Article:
Freedom Time reconsiders decolonization from the perspectives of Aimé Césaire (Martinique) and Léopold Sédar Senghor (Senegal) who, beginning in 1945, promoted self-determination without state sovereignty. As politicians, public intellectuals, and poets they struggled to transform imperial France into a democratic federation, with former colonies as autonomous members of a transcontinental polity. Refusing to reduce colonial emancipation to national independence, they regarded decolonization as an opportunity to remake the world, reconcile peoples, and realize humanity’s potential. Emphasizing the link between politics and aesthetics, Gary Wilder reads Césaire and Senghor as pragmatic utopians, situated humanists, and concrete cosmopolitans whose postwar insights can illuminate current debates about self-management, postnational politics, and planetary solidarity.
Williams, Daniel. The Career of the Logos. Philosophies. 1/209, 2016. A Baylor University theologian reviews how this conception of “an immanent principle that was omnipresent in things” pervaded Greek, Jewish, and Christian belief systems and later in historic Platonism. Although not cited, Asian, Chinese wisdom was similarly distinguished by this perception, which is lately reappearing in genetic and algorithmic guises, and much needs to be revived and resolved in the 21st century.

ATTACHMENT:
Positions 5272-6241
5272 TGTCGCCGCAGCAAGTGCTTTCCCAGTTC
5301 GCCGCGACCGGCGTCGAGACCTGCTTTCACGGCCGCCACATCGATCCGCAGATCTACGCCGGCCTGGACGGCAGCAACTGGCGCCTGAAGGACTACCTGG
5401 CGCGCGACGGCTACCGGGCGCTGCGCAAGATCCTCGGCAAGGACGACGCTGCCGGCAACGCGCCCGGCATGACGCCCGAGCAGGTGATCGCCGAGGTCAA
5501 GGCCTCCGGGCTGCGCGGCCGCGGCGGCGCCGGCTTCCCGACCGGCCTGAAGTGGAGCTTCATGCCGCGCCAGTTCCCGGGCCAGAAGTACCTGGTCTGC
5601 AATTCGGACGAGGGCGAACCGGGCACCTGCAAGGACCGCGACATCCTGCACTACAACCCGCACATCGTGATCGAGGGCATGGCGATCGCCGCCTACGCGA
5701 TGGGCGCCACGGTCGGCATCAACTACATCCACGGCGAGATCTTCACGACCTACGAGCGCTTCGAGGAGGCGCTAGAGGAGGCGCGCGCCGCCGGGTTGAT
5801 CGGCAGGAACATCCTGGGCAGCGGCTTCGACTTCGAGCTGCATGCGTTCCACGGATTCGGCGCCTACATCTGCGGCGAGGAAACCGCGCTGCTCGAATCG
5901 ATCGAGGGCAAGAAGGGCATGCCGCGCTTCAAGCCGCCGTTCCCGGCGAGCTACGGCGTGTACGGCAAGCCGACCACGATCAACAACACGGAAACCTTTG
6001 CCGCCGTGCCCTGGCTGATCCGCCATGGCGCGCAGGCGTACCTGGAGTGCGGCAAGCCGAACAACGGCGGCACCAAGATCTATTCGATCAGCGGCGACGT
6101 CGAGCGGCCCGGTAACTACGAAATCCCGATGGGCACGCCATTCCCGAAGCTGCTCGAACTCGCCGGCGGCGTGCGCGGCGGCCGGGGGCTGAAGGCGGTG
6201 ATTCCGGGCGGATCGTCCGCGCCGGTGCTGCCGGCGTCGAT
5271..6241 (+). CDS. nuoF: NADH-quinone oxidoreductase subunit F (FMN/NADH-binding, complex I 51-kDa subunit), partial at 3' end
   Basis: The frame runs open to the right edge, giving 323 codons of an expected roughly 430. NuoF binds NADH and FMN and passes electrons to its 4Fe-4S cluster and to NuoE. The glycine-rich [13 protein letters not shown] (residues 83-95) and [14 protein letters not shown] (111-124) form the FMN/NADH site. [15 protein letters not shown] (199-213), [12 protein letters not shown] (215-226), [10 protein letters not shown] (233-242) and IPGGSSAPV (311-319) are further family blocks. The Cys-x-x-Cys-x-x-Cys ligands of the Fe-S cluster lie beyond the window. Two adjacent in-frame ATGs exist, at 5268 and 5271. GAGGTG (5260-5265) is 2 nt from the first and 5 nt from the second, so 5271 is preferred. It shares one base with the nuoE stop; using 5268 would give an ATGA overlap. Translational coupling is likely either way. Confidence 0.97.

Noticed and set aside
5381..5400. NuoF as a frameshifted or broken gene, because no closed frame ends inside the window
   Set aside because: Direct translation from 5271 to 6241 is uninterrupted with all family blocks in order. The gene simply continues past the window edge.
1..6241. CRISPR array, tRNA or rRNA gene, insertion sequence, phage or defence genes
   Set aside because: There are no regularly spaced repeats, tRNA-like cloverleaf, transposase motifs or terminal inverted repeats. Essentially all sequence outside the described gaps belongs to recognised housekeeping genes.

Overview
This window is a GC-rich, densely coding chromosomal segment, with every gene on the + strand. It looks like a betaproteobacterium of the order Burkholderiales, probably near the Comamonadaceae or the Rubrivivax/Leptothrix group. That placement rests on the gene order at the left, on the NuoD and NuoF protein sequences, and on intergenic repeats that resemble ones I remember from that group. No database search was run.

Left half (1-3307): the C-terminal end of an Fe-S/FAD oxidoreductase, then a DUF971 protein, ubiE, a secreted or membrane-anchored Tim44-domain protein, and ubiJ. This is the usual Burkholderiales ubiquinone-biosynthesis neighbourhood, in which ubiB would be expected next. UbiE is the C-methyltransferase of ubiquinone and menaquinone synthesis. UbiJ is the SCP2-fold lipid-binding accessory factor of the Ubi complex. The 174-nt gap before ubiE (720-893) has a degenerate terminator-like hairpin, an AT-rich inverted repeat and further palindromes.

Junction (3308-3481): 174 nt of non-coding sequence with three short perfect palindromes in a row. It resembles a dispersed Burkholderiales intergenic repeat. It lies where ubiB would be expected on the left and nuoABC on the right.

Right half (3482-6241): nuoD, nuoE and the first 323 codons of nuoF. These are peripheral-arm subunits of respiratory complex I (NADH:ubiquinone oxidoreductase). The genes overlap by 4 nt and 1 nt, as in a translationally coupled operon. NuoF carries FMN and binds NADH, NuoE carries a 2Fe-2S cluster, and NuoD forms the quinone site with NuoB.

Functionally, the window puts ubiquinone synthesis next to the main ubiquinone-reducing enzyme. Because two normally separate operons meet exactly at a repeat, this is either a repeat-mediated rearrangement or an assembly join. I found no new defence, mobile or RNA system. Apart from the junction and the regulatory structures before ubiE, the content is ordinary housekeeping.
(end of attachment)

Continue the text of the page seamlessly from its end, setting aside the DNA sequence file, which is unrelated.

Ancient Greek philosophy bequeathed to subsequent cultures its unique methods of investigating the being of the universe through reason. Two of the most important problems generally addressed are well known. The first has to do with proposing realities of stability and permanence in an ever changing world; the second is the problem of the “One and the Many”, that is, how to relate the diversity and plurality of visible things to an orderly and unified cosmos. In their search for such principles, the Greeks argued that the cosmos—from stars to souls—was perfectly arranged, possessed coherence, and could therefore be explained. However, implicit to these problems was the most important question of all: how did the divine, or utterly transcendent, invisible, and immutable interface or intersect with the material, temporal, and mutable world. This was the great philosophical quest—within all the Greek schools and for most religions as well. (1)
Williams, R. John. World Futures. Critical Inquiry. Spring, 2016. A Yale University professor of English and author of The Buddha in the Machine: Art, Technology, and the Meeting of East and West (Yale UP, 2014), reviews an array of perennial and current millennial, cultural, national, and technological prognostications. His contribution is a unique Oriental Systems Theory which sights deep affinities with fractal complexities. A Buddhist mandala is thus shown within a Mandelbrot set whence nature’s nonlinearity seems more in common with Asian wisdom then western mechanics. Surely the scholar is on to something, we look forward to his current work-in-process The Oracles of World Time.